By Tyson Thorne

March 28, 2018
 

Hebrews 12 Large

It starts out like an adventure novel, one rooted in ancient rites and secrets. Hebrews chapter nine lays out the priestly practices of the old covenant, describing the tabernacle that Moses knew as a tent within a tent. The outer structure was where the priests practiced their duties, and only one — the high priest — could enter the second tent to sprinkle blood on the holy artifacts, the altar and the ark of the covenant and even their own garments. It sounds grizzly and dark, death and blood working together for the covering of a nations sins.

The truth is, it was grizzly and dark as anything having to do with sin must be. In these first 10 verses we see a variety of artifacts, besides the ark, that would interest Indiana Jones. An ancient lamp stand and table, the golden altar, a golden urn, Aaron's staff and the original 10 Commandments written by the finger of God. This old tabernacle, and the two temples that came after it, served their purpose: while a shadow isn't the object one looks for it is evidence of the presence of that object. The Holy Spirit came as promised, but not until the old had been destroyed to make way for the heavenly tabernacle and its new order.

Out of all this darkness and treasure comes the light of Christ in verse 11. What the blood of goats and calves could not accomplish his own could, and so through his blood — in a single sacrifice — he secured salvation for all who would trust in him. And in all these works, both old and new, there is the matter of our conscience. In verse nine we learn that the old sacrificial system "could not perfect the conscience of the worshiper", and in in verse 14 that the work of Jesus was in part to "purify our consciences from dead works to worship the living God". In all this discussion about the old and new covenants its easy to get lost in the accomplishments and superiority of Jesus and forget that we are the reason for it all. The living God, his Holy Spirit and our Savior as one desire to win us back and restore a right relationship with us. Which brings us to verse 15.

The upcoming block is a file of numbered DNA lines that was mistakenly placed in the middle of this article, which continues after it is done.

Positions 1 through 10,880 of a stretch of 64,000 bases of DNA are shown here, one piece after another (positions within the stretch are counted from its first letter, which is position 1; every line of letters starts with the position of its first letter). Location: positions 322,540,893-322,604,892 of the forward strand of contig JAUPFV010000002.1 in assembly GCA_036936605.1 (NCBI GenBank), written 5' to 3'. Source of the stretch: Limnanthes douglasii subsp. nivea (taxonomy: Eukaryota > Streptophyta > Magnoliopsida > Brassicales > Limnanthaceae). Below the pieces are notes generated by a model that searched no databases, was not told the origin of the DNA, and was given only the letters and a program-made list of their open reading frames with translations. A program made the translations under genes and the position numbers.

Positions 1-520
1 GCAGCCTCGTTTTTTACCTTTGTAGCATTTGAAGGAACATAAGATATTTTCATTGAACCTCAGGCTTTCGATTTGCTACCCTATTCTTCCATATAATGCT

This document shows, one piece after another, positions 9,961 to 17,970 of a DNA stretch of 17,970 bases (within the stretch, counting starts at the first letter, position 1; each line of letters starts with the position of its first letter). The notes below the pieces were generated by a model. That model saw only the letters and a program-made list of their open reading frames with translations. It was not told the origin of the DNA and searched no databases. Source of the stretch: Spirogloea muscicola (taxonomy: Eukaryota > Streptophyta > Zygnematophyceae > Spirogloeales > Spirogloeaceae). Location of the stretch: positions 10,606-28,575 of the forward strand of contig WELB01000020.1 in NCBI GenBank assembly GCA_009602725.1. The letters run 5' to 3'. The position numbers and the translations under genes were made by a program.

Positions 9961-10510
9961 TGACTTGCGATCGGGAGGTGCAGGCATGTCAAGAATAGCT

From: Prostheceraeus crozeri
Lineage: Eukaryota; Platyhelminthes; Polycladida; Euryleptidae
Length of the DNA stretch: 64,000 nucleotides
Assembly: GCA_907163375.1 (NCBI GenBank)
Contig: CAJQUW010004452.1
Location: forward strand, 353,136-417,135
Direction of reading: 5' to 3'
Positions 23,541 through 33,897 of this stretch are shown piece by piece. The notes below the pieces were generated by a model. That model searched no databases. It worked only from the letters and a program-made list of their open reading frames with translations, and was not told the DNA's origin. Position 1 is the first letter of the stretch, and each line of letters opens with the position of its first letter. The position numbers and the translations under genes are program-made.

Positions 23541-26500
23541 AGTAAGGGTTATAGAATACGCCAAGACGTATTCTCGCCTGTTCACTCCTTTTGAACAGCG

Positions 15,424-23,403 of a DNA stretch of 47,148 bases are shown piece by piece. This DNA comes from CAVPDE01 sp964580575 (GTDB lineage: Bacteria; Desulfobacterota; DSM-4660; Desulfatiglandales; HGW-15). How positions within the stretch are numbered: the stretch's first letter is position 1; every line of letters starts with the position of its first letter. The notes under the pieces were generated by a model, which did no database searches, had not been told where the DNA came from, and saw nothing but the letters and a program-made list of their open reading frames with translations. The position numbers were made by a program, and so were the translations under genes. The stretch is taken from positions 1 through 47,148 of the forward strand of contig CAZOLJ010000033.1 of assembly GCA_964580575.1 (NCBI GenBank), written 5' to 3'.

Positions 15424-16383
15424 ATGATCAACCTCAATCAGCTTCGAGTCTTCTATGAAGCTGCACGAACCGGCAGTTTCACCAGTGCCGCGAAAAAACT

The author switches to a new metaphor. We who are called to righteousness and eternal life receive an "inheritance". Like all inheritance, this one is granted by a will and is only given after the proven death of the will's author. This is compared to the old covenant, which also depended upon death and blood to bring about a reward for the living. The final sacrifice of Jesus resulted in the forgiveness of our sins, but there is another gift yet to come, a promised inheritance, which is our salvation. As it is written in verse 28: "after Christ was offered to bear the sins of many, to those who eagerly await him he will appear a second time, not to bear sin but to bring salvation."

Hopefully this helps you understand the complex text of chapter nine, but I'd like to point out a couple other observations. Once more the author uses the term "sketch" to describe the old covenant system. I won't go into the significance of that here since we covered it in detail yesterday, but there is another phrase that is also surprising that occurs in this chapter. In verse ten the new covenant is described as the "new order". In Greek the literal translation is "until the time of setting things right" or "season of right ordering". This phrasing again goes back to first century philosophical orders. They are terms often used today in Freemasonry. I'm not suggesting any hidden code or message may exist (or AM I?), only that the style of writing in this letter is clearly not typical of the apostle Paul. Like a compass needle pointing north, these words and phrases point to a man with a more worldly and philosophical education, Apollos.

 

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